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Friday, October 28, 2016
12:00 PM - 1:00 PM
Baxter 127

Linde Institute/SISL Seminar: Leonard Schulman, Caltech

The Duality Gap for Two-Team Zero-Sum Games
Leonard Schulman, Professor of Computer Science, Engineering & Applied Science, Caltech,

We consider multiplayer games in which the players fall in two teams of size $k$, with payoffs equal within, and of opposite sign across, the two teams. In the classical case of $k=1$, such zero-sum games possess a unique value, independent of order of play, due to the von Neumann minimax theorem. However, this fails for all $k>1$; we can measure this failure by a duality gap, which quantifies the benefit of being the team to commit last to its strategy. In our main result we show that the gap equals $2(1-2^{1-k})$ for $\m=2$ and $2(1-\m^{-(1-o(1))k})$ for $\m>2$, with $\m$ being the size of the action space of each player. At a finer level, the cost to a team of individual players acting independently while the opposition employs joint randomness is $1-2^{1-k}$ for $k=2$, and $1-\m^{-(1-o(1))k}$ for $\m>2$.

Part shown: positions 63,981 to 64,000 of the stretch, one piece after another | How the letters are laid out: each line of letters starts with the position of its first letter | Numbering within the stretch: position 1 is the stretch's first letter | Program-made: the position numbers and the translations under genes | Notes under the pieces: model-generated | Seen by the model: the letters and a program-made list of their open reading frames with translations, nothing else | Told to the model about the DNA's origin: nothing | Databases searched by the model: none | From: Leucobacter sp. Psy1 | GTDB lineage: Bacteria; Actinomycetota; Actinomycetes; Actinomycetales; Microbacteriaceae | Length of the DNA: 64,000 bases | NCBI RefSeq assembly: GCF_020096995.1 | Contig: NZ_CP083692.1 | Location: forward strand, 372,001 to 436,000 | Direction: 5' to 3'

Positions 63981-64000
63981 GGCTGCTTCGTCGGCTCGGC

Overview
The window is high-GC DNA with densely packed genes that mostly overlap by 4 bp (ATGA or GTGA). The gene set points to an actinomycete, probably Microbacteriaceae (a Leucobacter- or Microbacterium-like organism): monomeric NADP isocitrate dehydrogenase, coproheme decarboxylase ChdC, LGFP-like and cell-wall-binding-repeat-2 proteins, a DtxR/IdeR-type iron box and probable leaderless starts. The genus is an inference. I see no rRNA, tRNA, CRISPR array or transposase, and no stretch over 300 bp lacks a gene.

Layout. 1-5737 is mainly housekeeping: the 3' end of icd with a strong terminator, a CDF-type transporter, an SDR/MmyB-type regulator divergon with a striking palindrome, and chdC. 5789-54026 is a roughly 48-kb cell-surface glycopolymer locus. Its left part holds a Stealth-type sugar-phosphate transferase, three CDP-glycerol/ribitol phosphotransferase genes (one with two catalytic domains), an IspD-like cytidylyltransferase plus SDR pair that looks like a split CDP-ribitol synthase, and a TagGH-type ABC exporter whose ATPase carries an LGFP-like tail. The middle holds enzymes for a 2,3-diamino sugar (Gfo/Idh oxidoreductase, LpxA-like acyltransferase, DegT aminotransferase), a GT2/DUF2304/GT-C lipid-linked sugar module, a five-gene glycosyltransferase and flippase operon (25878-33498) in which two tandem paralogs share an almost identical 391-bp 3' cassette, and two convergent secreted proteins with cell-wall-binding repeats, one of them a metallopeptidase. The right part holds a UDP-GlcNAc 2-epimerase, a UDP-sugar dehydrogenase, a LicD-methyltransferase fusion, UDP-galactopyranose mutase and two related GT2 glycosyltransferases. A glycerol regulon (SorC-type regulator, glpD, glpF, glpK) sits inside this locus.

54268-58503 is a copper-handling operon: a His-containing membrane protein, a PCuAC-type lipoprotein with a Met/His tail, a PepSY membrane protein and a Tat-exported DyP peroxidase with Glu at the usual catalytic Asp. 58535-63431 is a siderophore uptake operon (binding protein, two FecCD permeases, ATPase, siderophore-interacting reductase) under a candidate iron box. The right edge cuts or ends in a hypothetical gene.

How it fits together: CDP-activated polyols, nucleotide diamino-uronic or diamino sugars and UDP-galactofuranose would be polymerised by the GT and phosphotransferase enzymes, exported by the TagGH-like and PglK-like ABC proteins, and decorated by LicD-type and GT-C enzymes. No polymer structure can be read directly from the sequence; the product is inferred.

This class of multiplayer games is motivated from the Weak Selection model of evolution.

Joint work with Umesh Vazirani (UC Berkeley)

For more information, please contact Sheryl Cobb by phone at x4220 or by email at sjc@hss.caltech.edu.